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Bank of England to migrate from core system with a one-off big bang

The Bank of England will migrate from its current core settlement system with a 'big-bang' migration before the end of 2025

This article can also be found in the Premium Editorial Download: Computer Weekly: Modernising IT at the Bank of England

The Bank of England plans to complete the replacement of the 23-year-old core system it uses to settle payments between banks, with a big-bang migration before 2025.

The real-time gross settlement (RRTGS) system settles payments made on payment systems including the clearing house automated payments system (Chaps) and bankers’ automated clearing services (BACS). It has been in use since 1996 and is essential in ensuring money flows in the economy. On an average day, the system settles £600bn worth of transactions.

The bank published a contract notice in the Official Journal of the European Union in February, inviting potential providers to express their interest. A technology delivery partner will be announced in May 2020, and the contract is currently for a maximum cost of £150m and includes technology and support.

The supplier that wins the contract will take on an assignment of national importance and will support a carefully planned project over six years that will culminate in a huge system migration.

Victoria Cleland, executive director of banking, payments and innovation at the Bank of England, said: “I expect a big bang cutover because what you have with RTGS is the core ledger supporting payment transactions worth hundreds of billions of pounds a day, and we can’t have some members on it while others are not.”

After talks with the Bank of England’s internal IT department, it is likely the bank will keep the existing system up and running alongside the new one for a period as a fallback. “So if there was any problem, we know we could recover back to that,” said Cleland.

Part of the challenge is ensuring all organisations that link in to the RTGS are also prepared for the cutover. “It is not just the Bank of England that needs to be ready – we need to know the whole industry is ready,” said Cleland.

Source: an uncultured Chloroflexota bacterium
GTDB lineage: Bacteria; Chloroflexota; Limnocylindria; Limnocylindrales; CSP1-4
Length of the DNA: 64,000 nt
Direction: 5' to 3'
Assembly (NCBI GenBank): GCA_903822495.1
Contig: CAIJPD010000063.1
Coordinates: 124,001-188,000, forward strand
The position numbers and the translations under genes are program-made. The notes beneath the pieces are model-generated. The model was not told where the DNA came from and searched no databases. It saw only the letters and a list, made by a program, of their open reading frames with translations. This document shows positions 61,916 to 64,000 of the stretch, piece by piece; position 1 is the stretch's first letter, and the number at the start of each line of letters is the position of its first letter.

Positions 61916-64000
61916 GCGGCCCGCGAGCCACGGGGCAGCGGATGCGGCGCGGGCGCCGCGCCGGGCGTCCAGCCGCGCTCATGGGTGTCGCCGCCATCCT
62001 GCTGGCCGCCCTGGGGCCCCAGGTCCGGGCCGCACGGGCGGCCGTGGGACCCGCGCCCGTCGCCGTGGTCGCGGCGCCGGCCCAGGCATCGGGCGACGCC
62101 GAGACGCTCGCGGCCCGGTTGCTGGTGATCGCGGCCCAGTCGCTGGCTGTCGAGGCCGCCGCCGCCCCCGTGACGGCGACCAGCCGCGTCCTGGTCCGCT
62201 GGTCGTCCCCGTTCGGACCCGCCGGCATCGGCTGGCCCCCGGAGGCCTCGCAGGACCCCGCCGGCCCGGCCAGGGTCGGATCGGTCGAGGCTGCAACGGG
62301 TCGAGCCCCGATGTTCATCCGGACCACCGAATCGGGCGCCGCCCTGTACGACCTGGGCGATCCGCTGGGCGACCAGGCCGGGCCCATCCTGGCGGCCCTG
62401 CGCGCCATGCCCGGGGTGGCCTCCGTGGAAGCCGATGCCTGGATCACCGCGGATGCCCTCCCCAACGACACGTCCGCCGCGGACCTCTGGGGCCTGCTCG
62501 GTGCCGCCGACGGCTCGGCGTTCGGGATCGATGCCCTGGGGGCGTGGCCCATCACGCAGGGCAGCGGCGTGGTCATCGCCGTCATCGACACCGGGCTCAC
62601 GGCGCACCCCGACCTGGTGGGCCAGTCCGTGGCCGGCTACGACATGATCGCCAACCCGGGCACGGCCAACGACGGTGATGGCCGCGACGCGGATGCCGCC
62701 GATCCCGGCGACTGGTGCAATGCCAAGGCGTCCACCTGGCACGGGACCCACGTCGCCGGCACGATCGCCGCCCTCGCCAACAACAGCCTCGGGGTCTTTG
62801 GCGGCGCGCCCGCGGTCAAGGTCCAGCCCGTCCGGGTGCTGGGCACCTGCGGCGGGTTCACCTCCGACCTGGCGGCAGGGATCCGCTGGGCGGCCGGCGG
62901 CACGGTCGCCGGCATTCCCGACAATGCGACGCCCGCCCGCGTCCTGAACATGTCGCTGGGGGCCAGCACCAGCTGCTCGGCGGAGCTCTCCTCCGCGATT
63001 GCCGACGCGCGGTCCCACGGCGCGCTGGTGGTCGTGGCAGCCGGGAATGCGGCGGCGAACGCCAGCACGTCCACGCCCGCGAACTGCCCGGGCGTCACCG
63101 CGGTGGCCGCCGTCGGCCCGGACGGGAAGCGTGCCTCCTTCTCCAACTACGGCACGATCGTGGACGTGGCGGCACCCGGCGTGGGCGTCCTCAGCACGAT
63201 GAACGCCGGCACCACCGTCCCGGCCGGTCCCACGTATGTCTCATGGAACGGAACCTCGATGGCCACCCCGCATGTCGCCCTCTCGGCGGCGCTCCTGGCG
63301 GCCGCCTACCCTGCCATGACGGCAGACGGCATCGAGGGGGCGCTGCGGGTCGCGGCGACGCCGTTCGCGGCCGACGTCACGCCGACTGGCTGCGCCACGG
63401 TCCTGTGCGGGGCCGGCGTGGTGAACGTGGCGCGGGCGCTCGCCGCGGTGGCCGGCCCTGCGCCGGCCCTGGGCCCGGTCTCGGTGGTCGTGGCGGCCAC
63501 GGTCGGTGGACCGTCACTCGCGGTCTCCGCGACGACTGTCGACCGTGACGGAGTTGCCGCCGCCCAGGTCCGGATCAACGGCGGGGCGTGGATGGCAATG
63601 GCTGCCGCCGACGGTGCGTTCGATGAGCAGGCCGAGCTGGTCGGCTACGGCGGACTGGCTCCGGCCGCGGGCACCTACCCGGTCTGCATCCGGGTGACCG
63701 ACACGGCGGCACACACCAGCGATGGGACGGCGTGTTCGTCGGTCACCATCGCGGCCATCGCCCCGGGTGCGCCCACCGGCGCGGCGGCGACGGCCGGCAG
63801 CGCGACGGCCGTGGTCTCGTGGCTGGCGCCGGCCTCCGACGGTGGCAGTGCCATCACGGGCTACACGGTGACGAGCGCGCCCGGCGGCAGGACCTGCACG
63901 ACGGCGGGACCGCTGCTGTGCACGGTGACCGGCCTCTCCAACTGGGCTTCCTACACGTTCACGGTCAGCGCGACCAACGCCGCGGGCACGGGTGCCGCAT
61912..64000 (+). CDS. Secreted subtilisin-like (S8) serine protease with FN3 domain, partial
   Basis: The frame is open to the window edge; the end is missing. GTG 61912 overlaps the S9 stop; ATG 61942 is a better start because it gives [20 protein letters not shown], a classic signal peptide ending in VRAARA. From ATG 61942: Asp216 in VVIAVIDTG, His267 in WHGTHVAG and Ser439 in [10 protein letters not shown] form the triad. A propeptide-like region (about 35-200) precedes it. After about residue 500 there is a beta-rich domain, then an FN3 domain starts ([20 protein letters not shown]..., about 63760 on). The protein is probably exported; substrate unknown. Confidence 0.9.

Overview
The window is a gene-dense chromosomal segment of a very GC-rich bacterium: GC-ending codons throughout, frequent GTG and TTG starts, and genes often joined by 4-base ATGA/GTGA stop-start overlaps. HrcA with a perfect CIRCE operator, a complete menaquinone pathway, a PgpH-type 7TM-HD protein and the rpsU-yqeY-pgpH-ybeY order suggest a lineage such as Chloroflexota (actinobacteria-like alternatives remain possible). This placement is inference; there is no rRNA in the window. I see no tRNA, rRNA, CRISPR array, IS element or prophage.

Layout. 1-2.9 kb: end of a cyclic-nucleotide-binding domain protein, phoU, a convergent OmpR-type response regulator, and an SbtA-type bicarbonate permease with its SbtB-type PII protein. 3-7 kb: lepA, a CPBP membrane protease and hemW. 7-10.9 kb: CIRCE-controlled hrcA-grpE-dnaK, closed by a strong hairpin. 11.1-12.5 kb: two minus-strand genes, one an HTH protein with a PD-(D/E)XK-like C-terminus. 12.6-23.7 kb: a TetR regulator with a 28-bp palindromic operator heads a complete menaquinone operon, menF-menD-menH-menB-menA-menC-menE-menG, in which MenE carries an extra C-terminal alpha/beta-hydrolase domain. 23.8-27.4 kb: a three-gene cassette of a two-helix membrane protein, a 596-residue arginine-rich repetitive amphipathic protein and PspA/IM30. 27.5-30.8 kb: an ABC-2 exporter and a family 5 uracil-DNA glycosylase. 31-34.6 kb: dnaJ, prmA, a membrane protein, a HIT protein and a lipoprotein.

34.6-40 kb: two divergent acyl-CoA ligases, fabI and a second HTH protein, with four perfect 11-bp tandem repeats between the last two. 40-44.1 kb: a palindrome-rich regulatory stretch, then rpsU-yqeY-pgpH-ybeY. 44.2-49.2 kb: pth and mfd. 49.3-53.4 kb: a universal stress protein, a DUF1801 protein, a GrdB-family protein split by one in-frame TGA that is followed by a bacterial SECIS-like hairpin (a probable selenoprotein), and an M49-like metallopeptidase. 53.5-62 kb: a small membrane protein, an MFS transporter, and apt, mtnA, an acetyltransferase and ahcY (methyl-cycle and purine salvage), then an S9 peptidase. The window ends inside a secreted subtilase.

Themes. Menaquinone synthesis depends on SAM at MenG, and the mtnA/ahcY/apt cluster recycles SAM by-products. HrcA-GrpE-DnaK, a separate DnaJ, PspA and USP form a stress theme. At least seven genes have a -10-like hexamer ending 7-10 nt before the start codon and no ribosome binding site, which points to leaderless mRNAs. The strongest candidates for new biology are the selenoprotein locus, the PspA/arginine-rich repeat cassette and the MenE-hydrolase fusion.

Goals for modernisation

The Bank of England’s goals include utilising modern IT, increasing the number of companies that connect directly to the system and making it available 24 hours a day.

While, like most major IT systems, there have been many small upgrades to the RTGS system over the years, the pace of change in the industry around it meant a major upgrade was required.

“It gets to the point where if you were to make fundamental changes, such as making it available 24/7 and increasing capacity, it is better to start from scratch,” said Cleland.

This has also meant timelines have changed. Back in 2016, the Bank of England set 2020 as the date to replace RTGS, but it is now expected to be finalised in 2025.

“When the programme started, it was looking at a timeline, but we have done a lot of work with the industry to establish what they want and how best to deliver that,” said Cleland.

“We are looking at 2025 for completion, with a number of transition states as we head to that. What we want to achieve is more ambitious now, and we are doing some exciting work around innovation and looking at ways of bringing in participants.”

The research part of the project established five broad goals: higher resilience, broader access, wider interoperability, improved user functionality and strengthened end-to-end risk management.

In May 2017, the bank came up with a blueprint which set out the main goals of the new RTGS system.

Cleland said the Bank of England is looking at the way the financial services industry is changing and wants a system that not only offers greater functionality, but is easier for new organisations to join. This would include reducing the amount of testing involved. The bank has already made a policy change which states that non-bank companies can become members.

“This was brought in last year to help generate competition and innovation,” said Cleland.

One new non-bank member is financial technology firm Transferwise, which offers a payments service. More are set to join. The Bank of England wants the system to be tailored to businesses, rather than simply off-the-shelf. When it comes to the specification for the IT partner, security, resilience and payments expertise are top of the list of priorities.

Cleland said she does not expect the cloud to be used at this stage, and discussions have been held over the role of distributed ledger technology in the new system.

“We decided not to use distributed ledger technology because we haven’t seen it used at this scale and for something so important. But we are keen to see if firms using this technology can link to the system. Although we are not using the technology, we are enabling others to use it,” she said.

Read more about IT at the Bank of England

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